The day has finally come, and your all-star Kornit operator walks into your office and gives you his two-week notice. You are speechless as your stomach turns and your forehead sweats; what will you do now? I know this feeling since it has happened to me just in the past and just recently. Here are some suggestions on what to do when your operator quits.
All the Kornit Information is in the Operators Head
Kornit printers are glitchy, and trying to write a complete manual on all the little problems would turn into a 500-page novel. There is no way to cover every Kornit operating hiccup. The scary thing is all this knowledge is stuck in the operator's head and not documented anywhere. Once the all-star person leaves, you start over from scratch like a company that has never used a Kornit before.
Have the printer operator train you
Erik Mickelson is a contributing co-author for Northwest Custom Apparel and has over 25 years in the embroidery industry. Questions on how to start an embroidery company, please reach out to Erik at email@example.com
Northwest Custom Apparel
Little Known History of Carhartt Jackets
The 1890s were booming for Carhartt, with the Trans Northern Railroad laying track only 2 miles from Carhartt's original manufacturing site. The site was perfect for Carhartt to sell jackets to the railway workers. Plus, being so close to the rail tracks, he could ship his jackets to the West Coast. Carhartt's expansion grew to 8 facilities around the country and continued growing until the Great Depression hit.
The railroad opens up the West for Carhartt
Carhartt in the Great Depression
World War II and Carhartt
Carhartt Custom Embroidery
Carhartt in the 2020s and beyond
Erik Mickelson is a 2nd generation embroider and has been in the industry since 1997. Northwest Custom Apparel is a supplier of Embroidered Carhartt Jackets, t-shirts and caps.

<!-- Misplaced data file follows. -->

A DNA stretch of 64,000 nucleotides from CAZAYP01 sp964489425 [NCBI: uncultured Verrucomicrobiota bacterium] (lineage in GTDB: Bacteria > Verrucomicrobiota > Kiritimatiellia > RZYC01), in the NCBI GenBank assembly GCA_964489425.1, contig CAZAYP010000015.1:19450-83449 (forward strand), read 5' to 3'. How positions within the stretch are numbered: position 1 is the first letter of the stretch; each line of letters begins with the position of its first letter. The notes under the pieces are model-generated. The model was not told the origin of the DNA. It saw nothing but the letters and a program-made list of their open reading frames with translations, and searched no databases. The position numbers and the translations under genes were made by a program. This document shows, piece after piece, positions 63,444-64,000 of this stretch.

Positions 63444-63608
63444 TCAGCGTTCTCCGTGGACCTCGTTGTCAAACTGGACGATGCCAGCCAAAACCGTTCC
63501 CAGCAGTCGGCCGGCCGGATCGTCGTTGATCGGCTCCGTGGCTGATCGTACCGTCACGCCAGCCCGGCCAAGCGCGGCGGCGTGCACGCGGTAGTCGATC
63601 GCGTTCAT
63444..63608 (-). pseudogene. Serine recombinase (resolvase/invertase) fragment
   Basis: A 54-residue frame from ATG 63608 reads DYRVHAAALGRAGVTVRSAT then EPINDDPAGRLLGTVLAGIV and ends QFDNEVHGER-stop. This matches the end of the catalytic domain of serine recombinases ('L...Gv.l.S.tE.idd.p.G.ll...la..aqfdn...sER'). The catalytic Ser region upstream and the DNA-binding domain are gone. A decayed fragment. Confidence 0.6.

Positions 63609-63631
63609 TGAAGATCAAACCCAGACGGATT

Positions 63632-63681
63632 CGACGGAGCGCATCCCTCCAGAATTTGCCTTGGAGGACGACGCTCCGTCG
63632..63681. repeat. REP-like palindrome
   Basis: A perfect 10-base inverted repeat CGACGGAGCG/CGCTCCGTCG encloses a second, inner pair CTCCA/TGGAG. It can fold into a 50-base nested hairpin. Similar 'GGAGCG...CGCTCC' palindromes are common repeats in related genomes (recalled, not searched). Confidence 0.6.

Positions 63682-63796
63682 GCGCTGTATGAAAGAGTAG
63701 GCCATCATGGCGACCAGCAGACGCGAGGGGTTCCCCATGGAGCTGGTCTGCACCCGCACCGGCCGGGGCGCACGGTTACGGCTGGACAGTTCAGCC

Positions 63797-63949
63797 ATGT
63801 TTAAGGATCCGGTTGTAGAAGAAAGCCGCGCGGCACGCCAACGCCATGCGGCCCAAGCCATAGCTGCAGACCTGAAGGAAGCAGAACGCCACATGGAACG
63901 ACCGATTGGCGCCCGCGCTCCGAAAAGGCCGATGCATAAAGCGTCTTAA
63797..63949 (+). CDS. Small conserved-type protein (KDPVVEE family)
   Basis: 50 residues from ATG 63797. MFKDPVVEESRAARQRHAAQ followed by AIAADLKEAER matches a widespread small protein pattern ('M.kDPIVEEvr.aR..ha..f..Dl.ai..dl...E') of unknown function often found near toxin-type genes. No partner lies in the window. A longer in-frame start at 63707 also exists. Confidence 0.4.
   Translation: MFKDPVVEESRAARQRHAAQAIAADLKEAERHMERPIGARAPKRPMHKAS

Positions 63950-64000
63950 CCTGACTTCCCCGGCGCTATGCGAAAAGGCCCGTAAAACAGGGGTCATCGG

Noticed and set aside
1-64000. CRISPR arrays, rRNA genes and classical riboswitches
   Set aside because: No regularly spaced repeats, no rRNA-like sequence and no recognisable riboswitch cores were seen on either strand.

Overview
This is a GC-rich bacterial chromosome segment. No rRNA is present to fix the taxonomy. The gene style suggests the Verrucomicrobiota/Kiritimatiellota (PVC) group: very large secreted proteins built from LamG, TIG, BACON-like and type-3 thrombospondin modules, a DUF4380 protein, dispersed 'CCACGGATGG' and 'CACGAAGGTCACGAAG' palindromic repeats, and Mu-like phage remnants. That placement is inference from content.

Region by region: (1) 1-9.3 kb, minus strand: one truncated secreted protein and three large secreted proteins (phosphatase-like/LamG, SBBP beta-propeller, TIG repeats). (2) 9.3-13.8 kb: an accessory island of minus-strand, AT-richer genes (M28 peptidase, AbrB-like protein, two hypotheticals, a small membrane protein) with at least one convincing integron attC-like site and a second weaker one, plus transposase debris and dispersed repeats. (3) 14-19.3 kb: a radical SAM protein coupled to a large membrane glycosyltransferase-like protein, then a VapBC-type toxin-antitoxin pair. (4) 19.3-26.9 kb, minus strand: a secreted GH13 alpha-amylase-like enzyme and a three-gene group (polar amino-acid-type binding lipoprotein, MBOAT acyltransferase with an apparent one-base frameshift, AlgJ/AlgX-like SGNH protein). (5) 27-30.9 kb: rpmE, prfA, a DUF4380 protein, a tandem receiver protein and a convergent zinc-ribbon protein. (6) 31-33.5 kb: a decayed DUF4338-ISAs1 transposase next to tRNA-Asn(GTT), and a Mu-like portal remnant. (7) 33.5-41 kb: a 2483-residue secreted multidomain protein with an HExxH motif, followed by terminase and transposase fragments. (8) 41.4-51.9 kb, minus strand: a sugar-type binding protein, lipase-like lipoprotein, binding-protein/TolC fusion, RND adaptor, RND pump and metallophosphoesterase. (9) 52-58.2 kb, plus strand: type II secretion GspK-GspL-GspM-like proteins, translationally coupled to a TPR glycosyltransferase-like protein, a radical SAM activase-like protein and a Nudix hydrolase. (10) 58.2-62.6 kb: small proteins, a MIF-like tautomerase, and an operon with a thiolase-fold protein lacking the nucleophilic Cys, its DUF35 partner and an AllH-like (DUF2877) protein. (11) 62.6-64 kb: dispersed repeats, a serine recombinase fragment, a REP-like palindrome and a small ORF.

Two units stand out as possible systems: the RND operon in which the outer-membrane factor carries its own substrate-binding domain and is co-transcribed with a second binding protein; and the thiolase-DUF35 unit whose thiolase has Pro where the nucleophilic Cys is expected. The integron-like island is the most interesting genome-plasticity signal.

Carhartt embroidery is a necessity for my HVAC employees during service calls to identify our company and address any safety concerns.
Factory Tour, Embroidery, Thread, Caps, and Showroom.
The Japanese company, Tajima, manufactured our embroidery machines, and we have used this brand for nearly 40 years. The embroidery machines hold up to 10 different thread colors, giving you a pleasant color palette to make your design pop. The speed of the embroidery machines, on average, runs at about 550 stitches per minute to ensure quality and productivity. We ran the machines at nearly 900 stitches per minute, and they still produced crisp embroidery. The embroidery machine you see in the video is stitching polo shirts and fleece pullovers that are excellent choices for outfitting your employees.
Production Crew hits 20,000 caps embroidered.
What's the next "Embroidery Adventure"?
Erik Mickelson is a 2nd generation embroider, with over 25 years in the embroidery industry.
Embroidery is the bond between employees and their boss"
We want to highlight some of the recent nominations that come through for the week of July 4th to 10th, 2022.
Boo is a lot sweet and goofy with a bit of sass. Loves: His girl (my daughter), rolling in the dirt, scratches, treats, jumping. Dislikes: Other horses/ponies, water, fireworks Name Meaning: Boo got his name because his birthday is Halloween. Fun Fact: Boo looks like a different pony from winter to summer. He grows a really thick, furry, dark coat in the winter. After he sheds (a lot!), his coat becomes sleek with reddish tones and adorable dapples in the summer.
Charlotte is the sweetest 1-eyed pirate dog that enjoys walks around the neighborhood, car rides, frolicking in the yard, and snuggling. She prefers to snuggle with a pillow, with a kid's stuffed animal, under the blankets. She is the very best!
Momo is a mischievous and playful little guy who's more intelligent than you're an average cat, but only when he wants to be. He knows how to shake for treats and is good at getting his owners out of bed at 3am for an early breakfast. They happily oblige, though, because it's hard to say no to his cute face and mannerisms.
How to Submit Your pets to Pet of the Month